Back to Reality
By Greg Hunter’s USAWatchdog.com
Now that the mid-term elections are over, it is time to get back to reality. Just because House Minority Leader John Boehner is taking over for Nancy Pelosi as Speaker of the House doesn’t mean the economy will get better. Yes, the Republicans can now, pretty much, put the kibosh on the Obama agenda with big victories in the House and Senate, but is that enough to turn things around? In a word–no.
The economy is functioning so poorly the Federal Reserve has widely telegraphed it will start another round of Quantitative Easing. It has been jokingly called “QE2” by the financial press. What is QE2? It is more Fed money printing to finance the country and revive the economy. This kind of QE has never been done before in human history on this scale. How much money will the Fed print? The consensus among many economists is $500 billion, but that is just a start. Yesterday, Reuters warned, “Fed Chairman Ben Bernanke has said long-term asset purchases are an effective way to lower borrowing costs when rates are near zero, but a program of this size and scope is untested and many worry further expansion of the Fed’s balance sheet sets the stage for inflation or another asset bubble.” (Click here for the complete Reuters story.)
The Fed will start small but leave its plan of action open-ended. In other words, it will commit to print as much as needed to buy treasuries and mortgage-backed securities to get the economy going again. One senior currency trader at HSBC, Daniel Hui, said on Bloomberg last week, “We think the eventual expansion of QE could be as large as $2 trillion if the Fed is serious about preventing deflation.” (Click here for the entire Bloomberg interview.)
Citywire, a British publication, is one of many media outlets reporting that Goldman Sachs wants twice that amount of QE. It reports, “The bank said that based on its own analysis the Fed ought to pump in a further $4 trillion in order to achieve the monetary easing the economy needs. . . “ (Click here for the complete Citywire story.)
Former Bush economic advisor Marc Sumerlin talked about the upcoming Fed QE about a month ago on CNBC, “To me, it starts to get interesting at six to seven trillion dollars,” Sumerlin said. (Click here for the CNBC interview and my post called “Could a Dollar Crash Be Coming Soon?”)
Renowned gold expert Jim Sinclair (JSMineset.com) has predicted many times over the last few years that the Fed will “QE to infinity.”Don’t laugh, Sinclair is not kidding. The banks are in deep financial trouble again because of “Foreclosuregate,” and the Fed will do whatever is necessary to bail out members of its banking syndicate.
The rest of the Fed QE plan is not so easy to forecast. Even economist John Williams of shadowstats.com cannot predict the QE2 game plan. In his latest report, published last Friday, he says, “The games-playing and market manipulation here has gotten so clever that it just might backfire, with too little monetization possibly crashing stocks, or too much monetization boosting gold and crashing the U.S. dollar and stocks.”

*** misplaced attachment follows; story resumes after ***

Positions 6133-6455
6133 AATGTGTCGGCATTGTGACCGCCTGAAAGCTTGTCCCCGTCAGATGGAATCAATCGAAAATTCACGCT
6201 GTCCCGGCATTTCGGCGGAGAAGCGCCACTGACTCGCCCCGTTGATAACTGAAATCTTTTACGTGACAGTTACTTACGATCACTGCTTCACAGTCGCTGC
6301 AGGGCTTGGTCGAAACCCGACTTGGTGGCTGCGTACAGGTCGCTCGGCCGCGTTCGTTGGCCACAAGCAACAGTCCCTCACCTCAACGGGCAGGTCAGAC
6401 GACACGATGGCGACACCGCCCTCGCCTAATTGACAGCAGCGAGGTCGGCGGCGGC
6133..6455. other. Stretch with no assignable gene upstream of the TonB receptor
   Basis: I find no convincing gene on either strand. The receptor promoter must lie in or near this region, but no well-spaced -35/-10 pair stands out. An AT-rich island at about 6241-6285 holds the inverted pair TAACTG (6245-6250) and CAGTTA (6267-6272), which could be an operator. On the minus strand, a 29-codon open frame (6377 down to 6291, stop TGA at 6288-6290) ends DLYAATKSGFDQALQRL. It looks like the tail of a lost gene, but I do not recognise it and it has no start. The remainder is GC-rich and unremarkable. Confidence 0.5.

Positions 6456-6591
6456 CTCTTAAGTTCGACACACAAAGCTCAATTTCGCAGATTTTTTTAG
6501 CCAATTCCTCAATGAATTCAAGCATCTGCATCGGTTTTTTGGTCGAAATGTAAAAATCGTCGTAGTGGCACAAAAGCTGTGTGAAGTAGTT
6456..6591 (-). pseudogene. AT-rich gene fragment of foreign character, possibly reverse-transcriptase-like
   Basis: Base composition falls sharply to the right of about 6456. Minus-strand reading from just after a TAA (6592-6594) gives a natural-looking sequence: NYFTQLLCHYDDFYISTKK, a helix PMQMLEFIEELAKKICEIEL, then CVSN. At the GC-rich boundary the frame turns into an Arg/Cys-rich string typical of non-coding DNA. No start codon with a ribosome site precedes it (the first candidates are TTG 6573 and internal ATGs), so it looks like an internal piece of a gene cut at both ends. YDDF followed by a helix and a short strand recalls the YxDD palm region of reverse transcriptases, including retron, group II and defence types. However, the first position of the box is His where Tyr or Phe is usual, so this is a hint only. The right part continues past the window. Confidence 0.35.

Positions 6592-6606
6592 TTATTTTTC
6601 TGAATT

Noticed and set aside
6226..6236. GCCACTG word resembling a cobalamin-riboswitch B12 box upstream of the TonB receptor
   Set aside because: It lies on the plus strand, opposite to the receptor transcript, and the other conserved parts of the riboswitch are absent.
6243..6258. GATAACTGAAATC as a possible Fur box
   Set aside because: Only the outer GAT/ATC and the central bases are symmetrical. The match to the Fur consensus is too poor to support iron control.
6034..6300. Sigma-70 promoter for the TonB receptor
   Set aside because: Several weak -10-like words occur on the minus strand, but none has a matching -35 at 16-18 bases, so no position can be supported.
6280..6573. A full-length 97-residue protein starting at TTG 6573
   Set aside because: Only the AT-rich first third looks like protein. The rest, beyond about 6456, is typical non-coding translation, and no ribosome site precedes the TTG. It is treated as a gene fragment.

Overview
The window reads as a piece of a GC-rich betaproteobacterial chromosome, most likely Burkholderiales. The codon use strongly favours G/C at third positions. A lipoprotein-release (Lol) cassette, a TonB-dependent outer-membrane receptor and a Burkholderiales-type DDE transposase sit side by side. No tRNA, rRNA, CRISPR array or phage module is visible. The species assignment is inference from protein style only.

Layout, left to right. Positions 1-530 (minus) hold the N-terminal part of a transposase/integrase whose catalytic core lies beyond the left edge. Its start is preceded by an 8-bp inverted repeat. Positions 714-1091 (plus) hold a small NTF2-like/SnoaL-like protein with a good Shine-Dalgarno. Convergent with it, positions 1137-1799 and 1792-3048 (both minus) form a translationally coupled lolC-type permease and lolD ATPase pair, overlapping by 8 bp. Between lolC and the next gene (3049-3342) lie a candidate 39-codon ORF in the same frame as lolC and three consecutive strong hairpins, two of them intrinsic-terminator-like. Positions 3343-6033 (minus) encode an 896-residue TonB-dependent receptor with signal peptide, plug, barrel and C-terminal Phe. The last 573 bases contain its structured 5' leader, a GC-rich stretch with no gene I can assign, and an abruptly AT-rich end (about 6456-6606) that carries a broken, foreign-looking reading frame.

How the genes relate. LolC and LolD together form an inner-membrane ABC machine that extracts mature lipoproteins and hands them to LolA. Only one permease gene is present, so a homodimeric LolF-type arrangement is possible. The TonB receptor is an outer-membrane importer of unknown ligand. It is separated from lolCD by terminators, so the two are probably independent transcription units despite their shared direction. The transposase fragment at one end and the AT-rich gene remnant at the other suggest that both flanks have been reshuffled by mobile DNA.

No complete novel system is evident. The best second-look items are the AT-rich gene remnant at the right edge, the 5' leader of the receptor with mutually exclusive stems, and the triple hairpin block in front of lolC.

What Williams is most worried about is a sudden collapse of the U.S. dollar. You see, tax receipts are plunging right along with the bad economy. Meanwhile, wild spending for bailouts, stimulus and war has put America in record debt. Officially, it is north of $13.7 trillion. The Truth 2010, a U.S. debt website, shows a debt clock with $75 trillion increasing by thousands of dollars by the second. Check out the clock for yourself.
So, either the U.S. dramatically cuts spending or the Fed will be forced to print money and buy our own treasury debt to fund the country. When a country buys its own debt with money printed out of thin air it’s called monetization. Here’s Williams’ analysis, “What is not yet widely recognized is that the Fed will have to monetize Treasury debt soon enough, regardless of any action taken or not taken next week by the U.S.central bank to rearrange the proverbial deck chairs on the Titanic. Monetization will be forced in an effort to prevent a systemic collapse . . . as the unexpectedly weak U.S. economy spikes the federal deficit, impairs Treasury fundings and the combination of factors pushes the U.S. dollar into a likely selling panic.”
The Fed has stated many times, over the past several months, it wants inflation (rising prices) and not deflation (falling prices). I think the Fed will get what it wants, but if a “dollar selling panic” hits the world markets, inflation could go haywire. Williams predicts a “ Great Collapse” and a “ hyperinflationary great depression.” Williams is an economist with a stellar track record.